(NEW YORK) — Russian President Vladimir Putin’s “special military operation” into neighboring Ukraine began on Feb. 24, with Russian forces invading from Belarus, to the north, and Russia, to the east. Ukrainian troops have offered “stiff resistance,” according to U.S. officials.
The Russian military has since launched a full-scale ground offensive in eastern Ukraine’s disputed Donbas region, capturing the strategic port city of Mariupol and securing a coastal corridor to the Moscow-annexed Crimean Peninsula.
Here’s how the news is developing. All times Eastern:
Aug 01, 9:14 AM EDT
Russian troops on the move ahead of expected Ukrainian counteroffensive
The Ukrainian Armed Forces said on Monday Russian troops were massing in the direction of the town of Kryvyi Rih in the Dnipropetrovsk region, possibly in a bid to prepare for a large Ukrainian counterattack.
Talk of a major Ukrainian counteroffensive aimed at taking back the southern city of Kherson, about 140 miles south of Kryvyi Rih, has been gathering pace for several weeks.
The Ukrainian military also issued the maximum missile-fire-threat alert on Sunday in reaction to Russian troops massing in the Black Sea.
At least 17 warships and boats of the Russian Black Sea fleet were maneuvering near the Crimean coast on Sunday, according to Ukrainian military officials.
Among them were six Kalibr cruise missile carriers with more than 40 high-precision missiles on board, as well as four large landing ships.
Russia has also been transferring a large number of troops to occupied Crimea, Vadym Skibitskyi, of the Ukrainian Ministry of Defense, said on Monday.
Russia plans to deploy these troops in the south of Ukraine to conduct future combat operations, Skibitskyi said.
The official added that Russia withdrew tactical groups of airborne troops from the eastern Donetsk region and transferred them to occupied Kherson about two weeks ago.
Russian forces have resumed localized ground attacks northwest and southwest of Izyum over the weekend and may be setting conditions for offensive operations further west into Kharkiv Oblast or toward Kharkiv City, the Institute for the Study of War said in its latest report.
-ABC News’ Edward Szekeres, Yulia Drozd and Max Uzol
Aug 01, 9:09 AM EDT
A ‘day of relief for the world’ as Ukrainian grain shipments resume
Ukrainian Minister of Foreign Affairs Dmytro Kuleba called Monday a “day of relief for the world” as his country resumed grain shipments for the first time since Russia’s offensive began.
“The day of relief for the world, especially for our friends in the Middle East, Asia, and Africa, as the first Ukrainian grain leaves Odesa after months of Russian blockade,” Kuleba wrote in a post on Twitter. “Ukraine has always been a reliable partner and will remain one should Russia respect its part of the deal.”
Aug 01, 4:12 AM EDT
Ukrainian lawmaker hails departure of 1st grain ship a ‘historic moment’
Watching as the first ship carrying Ukrainian grain set off from Odesa’s port on Monday morning, Ukrainian lawmaker Oleksiy Honcharenko called it “Ukraine’s victory” over Russia.
Honcharenko, the son of a former Odesa mayor, said this “historic moment” was only possible because Ukraine had inflicted so much damage on the Russian Navy and had liberated nearby Snake Island, forcing Russian President Vladimir Putin to make a deal.
“It shows again the the language of force is the only language Putin understands,” Honcharenko told ABC News.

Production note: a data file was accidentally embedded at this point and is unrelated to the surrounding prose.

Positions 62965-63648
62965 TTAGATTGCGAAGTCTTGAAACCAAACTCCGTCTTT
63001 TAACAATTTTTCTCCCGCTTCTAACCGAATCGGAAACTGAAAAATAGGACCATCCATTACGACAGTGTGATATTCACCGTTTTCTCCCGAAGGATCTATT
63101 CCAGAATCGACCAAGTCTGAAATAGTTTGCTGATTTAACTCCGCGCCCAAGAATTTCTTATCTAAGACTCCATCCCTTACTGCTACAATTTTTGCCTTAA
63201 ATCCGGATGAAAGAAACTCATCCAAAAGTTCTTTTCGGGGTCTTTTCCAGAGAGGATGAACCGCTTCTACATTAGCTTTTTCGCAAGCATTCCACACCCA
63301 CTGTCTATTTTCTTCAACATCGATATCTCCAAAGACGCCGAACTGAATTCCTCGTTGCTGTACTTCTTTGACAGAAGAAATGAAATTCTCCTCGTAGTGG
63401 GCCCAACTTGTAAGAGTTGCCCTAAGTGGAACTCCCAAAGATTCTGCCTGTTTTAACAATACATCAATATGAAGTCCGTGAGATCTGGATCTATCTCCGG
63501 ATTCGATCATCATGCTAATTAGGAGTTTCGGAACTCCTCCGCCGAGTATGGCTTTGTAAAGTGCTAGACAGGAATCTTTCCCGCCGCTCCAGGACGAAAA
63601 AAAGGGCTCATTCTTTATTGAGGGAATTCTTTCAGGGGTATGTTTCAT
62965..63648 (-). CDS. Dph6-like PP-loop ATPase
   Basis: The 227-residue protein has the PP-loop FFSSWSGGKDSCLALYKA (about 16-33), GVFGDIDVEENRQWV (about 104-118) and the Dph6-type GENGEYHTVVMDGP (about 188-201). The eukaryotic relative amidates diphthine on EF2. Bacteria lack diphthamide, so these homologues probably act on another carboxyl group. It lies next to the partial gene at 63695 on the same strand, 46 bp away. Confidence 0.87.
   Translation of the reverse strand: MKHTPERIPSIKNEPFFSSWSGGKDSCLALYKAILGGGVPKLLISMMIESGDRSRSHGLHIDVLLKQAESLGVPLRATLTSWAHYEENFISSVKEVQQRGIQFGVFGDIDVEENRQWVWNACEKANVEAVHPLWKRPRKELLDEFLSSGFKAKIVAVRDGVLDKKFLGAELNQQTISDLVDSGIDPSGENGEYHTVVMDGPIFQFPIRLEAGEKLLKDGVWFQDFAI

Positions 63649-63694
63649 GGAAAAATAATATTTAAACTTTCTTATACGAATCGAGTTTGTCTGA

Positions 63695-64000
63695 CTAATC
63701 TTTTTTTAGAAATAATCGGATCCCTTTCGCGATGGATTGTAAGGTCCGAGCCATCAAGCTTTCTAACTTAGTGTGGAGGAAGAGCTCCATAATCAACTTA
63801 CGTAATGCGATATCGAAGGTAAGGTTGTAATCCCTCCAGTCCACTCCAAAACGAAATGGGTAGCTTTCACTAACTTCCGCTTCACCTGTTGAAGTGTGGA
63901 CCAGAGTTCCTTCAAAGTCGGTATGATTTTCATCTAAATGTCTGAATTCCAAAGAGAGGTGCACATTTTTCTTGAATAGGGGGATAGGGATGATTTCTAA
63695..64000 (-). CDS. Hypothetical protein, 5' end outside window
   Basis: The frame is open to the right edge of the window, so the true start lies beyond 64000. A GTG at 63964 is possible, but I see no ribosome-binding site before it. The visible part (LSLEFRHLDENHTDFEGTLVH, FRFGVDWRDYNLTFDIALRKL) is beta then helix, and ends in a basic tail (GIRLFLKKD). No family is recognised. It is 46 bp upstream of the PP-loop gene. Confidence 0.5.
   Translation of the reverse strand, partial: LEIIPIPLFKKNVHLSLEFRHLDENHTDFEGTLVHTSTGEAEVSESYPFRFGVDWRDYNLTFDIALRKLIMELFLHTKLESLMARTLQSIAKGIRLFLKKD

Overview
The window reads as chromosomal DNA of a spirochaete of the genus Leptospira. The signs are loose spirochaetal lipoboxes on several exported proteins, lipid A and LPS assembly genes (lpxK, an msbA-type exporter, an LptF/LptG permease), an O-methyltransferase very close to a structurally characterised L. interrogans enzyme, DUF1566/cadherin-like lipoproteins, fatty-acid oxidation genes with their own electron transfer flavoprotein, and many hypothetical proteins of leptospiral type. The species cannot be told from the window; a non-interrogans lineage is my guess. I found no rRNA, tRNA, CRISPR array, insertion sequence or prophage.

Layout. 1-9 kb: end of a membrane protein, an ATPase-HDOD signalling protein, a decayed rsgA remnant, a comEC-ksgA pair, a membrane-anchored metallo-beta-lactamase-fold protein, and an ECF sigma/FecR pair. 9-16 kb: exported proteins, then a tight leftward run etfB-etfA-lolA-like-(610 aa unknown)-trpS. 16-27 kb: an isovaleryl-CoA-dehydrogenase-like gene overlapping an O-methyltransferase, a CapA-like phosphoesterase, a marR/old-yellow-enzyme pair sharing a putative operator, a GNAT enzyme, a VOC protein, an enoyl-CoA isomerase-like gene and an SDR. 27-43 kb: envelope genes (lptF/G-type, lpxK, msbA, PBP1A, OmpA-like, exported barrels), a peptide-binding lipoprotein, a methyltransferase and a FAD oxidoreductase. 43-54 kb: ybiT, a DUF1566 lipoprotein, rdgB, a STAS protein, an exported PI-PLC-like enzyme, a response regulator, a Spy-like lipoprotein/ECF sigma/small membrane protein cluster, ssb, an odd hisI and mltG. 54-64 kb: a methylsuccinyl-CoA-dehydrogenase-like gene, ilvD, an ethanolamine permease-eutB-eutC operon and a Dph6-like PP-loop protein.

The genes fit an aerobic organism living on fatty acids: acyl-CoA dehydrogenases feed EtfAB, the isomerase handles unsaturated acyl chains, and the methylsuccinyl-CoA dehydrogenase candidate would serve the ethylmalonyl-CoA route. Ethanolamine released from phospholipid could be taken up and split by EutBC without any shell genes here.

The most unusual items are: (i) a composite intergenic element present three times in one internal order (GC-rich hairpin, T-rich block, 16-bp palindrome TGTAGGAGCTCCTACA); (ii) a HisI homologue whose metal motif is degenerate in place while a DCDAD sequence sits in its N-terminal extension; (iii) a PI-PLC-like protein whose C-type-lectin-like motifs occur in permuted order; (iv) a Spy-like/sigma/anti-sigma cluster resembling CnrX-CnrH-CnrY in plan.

Honcharenko said he believes 16 more ships in the port will now begin moving out in the coming days. But he cautioned that he thinks Putin will now try to do everything to limit the ships coming in and out to a minimum within the U.N.-brokered deal, utilizing airstrikes near Ukrainian ports as well as trying to invent bureaucratic obstacles.
The next big test of the deal will be when the first ships come to enter Odesa, which Honcharenko said is expected at the end of this week.
-ABC News’ Dragana Jovanovic, Oleksii Pshemyskiy and Patrick Reevell
Aug 01, 3:47 AM EDT
1st ship carrying Ukrainian grain leaves Odesa port
The first ship carrying Ukrainian grain departed Odesa on Monday morning under an internationally brokered deal attempting to ease a global hunger crisis.
The Sierra Leone-flagged cargo ship Razoni left the Ukrainian port city and is headed to Lebanon, a tiny Mideast nation that imports nearly all of its grain and lacks storage space after a 2020 explosion destroyed grain silos at its main port in Beirut. The vessel is expected to reach Istanbul on Tuesday, where it will be inspected before being allowed to proceed to Tripoli, according to a statement from the Turkish Ministry of National Defense.
Razoni, which is carrying 26,527 tons of corn, is the first commercial ship to set off from Ukraine’s port of Odesa since Feb. 26 and the first vessel to depart under the so-called Black Sea Grain Initiative, according to a statement from the spokesperson for the the United Nations secretary-general. Last month, Russia and Ukraine signed separate agreements with Turkey and the U.N. to allow Ukraine to resume its shipment of grain from the Black Sea to world markets and for Russia to export grain and fertilizers.
Since Russian forces invaded neighboring Ukraine on Feb. 24, the cost of grain, fertilizer and fuel has skyrocketed worldwide. Russia and Ukraine — often referred to collectively as Europe’s breadbasket — produce a third of the global supply of wheat and barley, but a Russian blockade in the Black Sea combined with Ukrainian naval mines have made exporting siloed grain and other foodstuffs virtually impossible. As a result, millions of people around the world — particularly in Africa and the Middle East — are now on the brink of famine.
Copyright © 2022, ABC Audio. All rights reserved.